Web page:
Robert Hunt examines how Union veterans of the Army of the Cumberland employed the extinction of slavery in the transAppalachian South in their memory of the Civil War. Hunt argues that rather than ignoring or belittling emancipation, it became central to veterans' retrospective understanding of what the war, and their service in it, was all about. The Army of the Cumberland is particularly useful as a subject for this examination because it invaded the South deeply, encountering numerous exslaves as fugitives, refugees, laborers on military projects, and new recruits. At the same time, the Cumberlanders were mostly Illinoisans, Ohioans, Indianans, and, significantly, Kentucky Unionists, all from areas suspicious of abolition before the war.
Hunt argues that the collapse of slavery in the transAppalachian theatre of the Civil War can be usefully understood by exploring the postwar memories of this group of Union veterans. He contends that rather than remembering the war as a crusade against the evils of slavery, the veterans of the Army of the Cumberland saw the end of slavery as a byproduct of the necessary defeat of the planter aristocracy that had sundered the Union; a good and necessary outcome, but not necessarily an assertion of equality between the races.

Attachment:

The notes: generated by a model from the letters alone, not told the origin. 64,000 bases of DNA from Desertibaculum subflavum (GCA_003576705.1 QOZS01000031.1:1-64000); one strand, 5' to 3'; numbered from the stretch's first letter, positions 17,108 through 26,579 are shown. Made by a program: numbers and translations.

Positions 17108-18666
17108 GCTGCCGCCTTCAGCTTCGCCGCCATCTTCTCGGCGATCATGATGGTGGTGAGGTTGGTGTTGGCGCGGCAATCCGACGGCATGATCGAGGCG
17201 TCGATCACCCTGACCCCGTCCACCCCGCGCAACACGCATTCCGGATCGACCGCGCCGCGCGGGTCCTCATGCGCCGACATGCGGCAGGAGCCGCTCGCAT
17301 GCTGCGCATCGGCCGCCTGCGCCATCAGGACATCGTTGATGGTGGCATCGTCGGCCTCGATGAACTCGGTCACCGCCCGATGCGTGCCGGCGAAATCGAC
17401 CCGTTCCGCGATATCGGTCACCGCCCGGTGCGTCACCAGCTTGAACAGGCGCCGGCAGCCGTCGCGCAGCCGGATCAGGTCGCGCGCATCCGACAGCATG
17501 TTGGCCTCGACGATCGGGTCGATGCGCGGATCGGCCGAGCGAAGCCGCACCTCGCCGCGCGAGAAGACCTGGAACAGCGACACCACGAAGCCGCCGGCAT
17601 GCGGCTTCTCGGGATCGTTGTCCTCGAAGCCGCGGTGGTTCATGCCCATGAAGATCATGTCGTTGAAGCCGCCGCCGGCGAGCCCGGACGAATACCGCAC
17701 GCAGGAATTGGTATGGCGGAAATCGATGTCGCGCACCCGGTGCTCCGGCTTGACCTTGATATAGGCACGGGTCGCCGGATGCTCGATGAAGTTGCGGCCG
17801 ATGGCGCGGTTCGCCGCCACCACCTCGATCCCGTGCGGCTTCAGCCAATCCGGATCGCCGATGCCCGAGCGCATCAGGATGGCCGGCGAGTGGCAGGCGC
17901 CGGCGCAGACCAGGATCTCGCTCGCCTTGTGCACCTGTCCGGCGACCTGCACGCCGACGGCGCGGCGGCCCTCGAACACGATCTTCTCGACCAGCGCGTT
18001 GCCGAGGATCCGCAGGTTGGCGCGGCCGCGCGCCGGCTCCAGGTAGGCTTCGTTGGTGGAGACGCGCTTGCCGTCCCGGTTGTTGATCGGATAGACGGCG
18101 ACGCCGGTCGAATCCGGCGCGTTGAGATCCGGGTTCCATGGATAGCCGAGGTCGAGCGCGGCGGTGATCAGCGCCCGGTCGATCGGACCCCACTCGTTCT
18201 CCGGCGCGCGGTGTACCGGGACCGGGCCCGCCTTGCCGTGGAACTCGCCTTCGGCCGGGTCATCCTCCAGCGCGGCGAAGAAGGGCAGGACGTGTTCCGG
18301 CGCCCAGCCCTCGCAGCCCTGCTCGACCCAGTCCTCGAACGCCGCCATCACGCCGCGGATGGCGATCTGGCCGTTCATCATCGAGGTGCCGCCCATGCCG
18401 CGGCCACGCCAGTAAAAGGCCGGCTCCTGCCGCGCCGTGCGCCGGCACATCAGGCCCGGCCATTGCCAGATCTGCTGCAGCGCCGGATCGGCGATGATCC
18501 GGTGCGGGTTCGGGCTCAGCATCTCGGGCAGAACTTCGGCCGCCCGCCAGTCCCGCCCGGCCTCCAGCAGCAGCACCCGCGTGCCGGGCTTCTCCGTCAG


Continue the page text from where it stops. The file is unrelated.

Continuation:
Some of the most provocative discussions about the Civil War in current scholarship are concerned with how memory of the war was used by both the North and the South in Reconstruction, redeemer politics, the imposition of segregation, and the SpanishAmerican War. This work demonstrates that both the collapse of slavery and the economic and social postWar experience convinced these veterans that they had participated in the construction of the United States as a world power, built on the victory won against corrupt Southern plutocrats who had impeded the rightful development of the country.